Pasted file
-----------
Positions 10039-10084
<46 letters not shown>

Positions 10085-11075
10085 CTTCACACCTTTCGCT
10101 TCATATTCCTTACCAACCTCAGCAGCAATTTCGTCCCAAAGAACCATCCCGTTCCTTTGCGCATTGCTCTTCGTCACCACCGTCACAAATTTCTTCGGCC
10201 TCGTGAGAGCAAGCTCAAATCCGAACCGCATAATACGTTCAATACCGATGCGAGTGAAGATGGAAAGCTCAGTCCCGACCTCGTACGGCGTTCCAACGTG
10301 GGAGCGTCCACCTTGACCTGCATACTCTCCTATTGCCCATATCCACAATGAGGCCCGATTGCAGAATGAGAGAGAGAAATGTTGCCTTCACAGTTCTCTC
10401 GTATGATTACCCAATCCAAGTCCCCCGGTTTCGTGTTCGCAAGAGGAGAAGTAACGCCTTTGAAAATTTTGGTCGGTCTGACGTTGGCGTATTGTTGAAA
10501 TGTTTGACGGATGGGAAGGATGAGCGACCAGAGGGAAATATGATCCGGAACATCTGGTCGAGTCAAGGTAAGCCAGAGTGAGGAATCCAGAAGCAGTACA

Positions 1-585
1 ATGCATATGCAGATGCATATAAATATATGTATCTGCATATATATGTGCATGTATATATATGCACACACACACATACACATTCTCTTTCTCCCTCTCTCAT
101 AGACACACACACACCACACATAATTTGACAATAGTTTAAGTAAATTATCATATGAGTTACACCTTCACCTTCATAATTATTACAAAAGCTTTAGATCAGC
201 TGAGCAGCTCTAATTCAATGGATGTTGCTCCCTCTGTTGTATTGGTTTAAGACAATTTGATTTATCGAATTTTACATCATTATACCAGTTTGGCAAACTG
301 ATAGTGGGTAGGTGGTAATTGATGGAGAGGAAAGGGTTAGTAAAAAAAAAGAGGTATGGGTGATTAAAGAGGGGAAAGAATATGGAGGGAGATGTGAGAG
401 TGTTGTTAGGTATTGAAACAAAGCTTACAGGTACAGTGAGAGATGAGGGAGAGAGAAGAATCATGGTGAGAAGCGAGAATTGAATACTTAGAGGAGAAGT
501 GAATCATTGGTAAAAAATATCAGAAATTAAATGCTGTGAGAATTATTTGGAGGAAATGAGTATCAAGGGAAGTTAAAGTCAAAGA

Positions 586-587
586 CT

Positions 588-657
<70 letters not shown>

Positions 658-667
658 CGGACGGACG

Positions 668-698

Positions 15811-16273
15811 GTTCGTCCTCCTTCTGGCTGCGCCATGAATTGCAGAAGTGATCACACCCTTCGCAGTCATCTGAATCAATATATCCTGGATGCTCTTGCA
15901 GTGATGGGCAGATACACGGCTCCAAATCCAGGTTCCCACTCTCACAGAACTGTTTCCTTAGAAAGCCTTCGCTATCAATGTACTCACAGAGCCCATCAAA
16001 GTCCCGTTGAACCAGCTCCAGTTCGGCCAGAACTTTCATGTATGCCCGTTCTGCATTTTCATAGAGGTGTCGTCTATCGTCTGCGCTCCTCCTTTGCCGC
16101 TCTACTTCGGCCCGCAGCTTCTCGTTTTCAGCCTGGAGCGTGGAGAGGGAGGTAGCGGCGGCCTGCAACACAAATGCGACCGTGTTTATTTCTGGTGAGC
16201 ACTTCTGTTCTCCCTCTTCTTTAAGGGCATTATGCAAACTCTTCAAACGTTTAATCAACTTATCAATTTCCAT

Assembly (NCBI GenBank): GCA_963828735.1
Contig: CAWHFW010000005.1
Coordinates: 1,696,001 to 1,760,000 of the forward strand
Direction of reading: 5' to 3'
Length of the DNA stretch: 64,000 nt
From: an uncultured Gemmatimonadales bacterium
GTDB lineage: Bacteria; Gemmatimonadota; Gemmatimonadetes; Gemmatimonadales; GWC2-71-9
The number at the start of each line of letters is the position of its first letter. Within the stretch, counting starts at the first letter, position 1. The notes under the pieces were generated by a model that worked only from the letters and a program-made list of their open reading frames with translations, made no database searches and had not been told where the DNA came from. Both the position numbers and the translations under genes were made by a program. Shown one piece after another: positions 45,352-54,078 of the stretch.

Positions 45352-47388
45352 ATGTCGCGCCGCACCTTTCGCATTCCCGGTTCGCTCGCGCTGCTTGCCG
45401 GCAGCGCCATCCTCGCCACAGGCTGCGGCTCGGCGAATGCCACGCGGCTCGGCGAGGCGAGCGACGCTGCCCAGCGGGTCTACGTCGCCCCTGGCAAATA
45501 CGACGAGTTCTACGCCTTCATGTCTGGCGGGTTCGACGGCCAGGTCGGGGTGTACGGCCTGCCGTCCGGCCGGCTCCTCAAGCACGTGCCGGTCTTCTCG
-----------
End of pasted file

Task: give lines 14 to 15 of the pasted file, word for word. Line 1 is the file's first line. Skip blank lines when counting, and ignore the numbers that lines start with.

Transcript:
301 ATAGTGGGTAGGTGGTAATTGATGGAGAGGAAAGGGTTAGTAAAAAAAAAGAGGTATGGGTGATTAAAGAGGGGAAAGAATATGGAGGGAGATGTGAGAG
401 TGTTGTTAGGTATTGAAACAAAGCTTACAGGTACAGTGAGAGATGAGGGAGAGAGAAGAATCATGGTGAGAAGCGAGAATTGAATACTTAGAGGAGAAGT